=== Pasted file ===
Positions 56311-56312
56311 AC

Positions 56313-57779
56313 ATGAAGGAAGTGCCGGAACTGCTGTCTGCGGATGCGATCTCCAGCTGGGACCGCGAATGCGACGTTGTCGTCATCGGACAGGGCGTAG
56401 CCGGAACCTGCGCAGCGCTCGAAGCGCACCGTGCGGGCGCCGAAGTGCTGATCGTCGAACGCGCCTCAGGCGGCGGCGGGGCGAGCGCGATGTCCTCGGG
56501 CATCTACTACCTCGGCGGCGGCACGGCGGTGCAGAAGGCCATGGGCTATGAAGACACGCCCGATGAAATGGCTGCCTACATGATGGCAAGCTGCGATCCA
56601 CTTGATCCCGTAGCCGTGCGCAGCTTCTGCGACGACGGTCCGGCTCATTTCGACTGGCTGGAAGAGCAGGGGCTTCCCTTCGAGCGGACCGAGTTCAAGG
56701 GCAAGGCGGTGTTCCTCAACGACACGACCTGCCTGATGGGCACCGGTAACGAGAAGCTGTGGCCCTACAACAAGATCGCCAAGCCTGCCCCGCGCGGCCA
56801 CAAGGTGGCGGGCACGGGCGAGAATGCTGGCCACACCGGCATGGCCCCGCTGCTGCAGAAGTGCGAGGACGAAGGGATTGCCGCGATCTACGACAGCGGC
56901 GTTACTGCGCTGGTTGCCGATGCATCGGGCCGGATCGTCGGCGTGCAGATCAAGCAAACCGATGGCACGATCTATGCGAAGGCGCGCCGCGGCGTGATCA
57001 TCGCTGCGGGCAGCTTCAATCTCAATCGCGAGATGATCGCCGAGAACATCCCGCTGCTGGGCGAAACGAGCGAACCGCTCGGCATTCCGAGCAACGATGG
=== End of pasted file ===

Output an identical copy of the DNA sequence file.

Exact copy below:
Positions 56311-56312
56311 AC

Positions 56313-57779
56313 ATGAAGGAAGTGCCGGAACTGCTGTCTGCGGATGCGATCTCCAGCTGGGACCGCGAATGCGACGTTGTCGTCATCGGACAGGGCGTAG
56401 CCGGAACCTGCGCAGCGCTCGAAGCGCACCGTGCGGGCGCCGAAGTGCTGATCGTCGAACGCGCCTCAGGCGGCGGCGGGGCGAGCGCGATGTCCTCGGG
56501 CATCTACTACCTCGGCGGCGGCACGGCGGTGCAGAAGGCCATGGGCTATGAAGACACGCCCGATGAAATGGCTGCCTACATGATGGCAAGCTGCGATCCA
56601 CTTGATCCCGTAGCCGTGCGCAGCTTCTGCGACGACGGTCCGGCTCATTTCGACTGGCTGGAAGAGCAGGGGCTTCCCTTCGAGCGGACCGAGTTCAAGG
56701 GCAAGGCGGTGTTCCTCAACGACACGACCTGCCTGATGGGCACCGGTAACGAGAAGCTGTGGCCCTACAACAAGATCGCCAAGCCTGCCCCGCGCGGCCA
56801 CAAGGTGGCGGGCACGGGCGAGAATGCTGGCCACACCGGCATGGCCCCGCTGCTGCAGAAGTGCGAGGACGAAGGGATTGCCGCGATCTACGACAGCGGC
56901 GTTACTGCGCTGGTTGCCGATGCATCGGGCCGGATCGTCGGCGTGCAGATCAAGCAAACCGATGGCACGATCTATGCGAAGGCGCGCCGCGGCGTGATCA
57001 TCGCTGCGGGCAGCTTCAATCTCAATCGCGAGATGATCGCCGAGAACATCCCGCTGCTGGGCGAAACGAGCGAACCGCTCGGCATTCCGAGCAACGATGG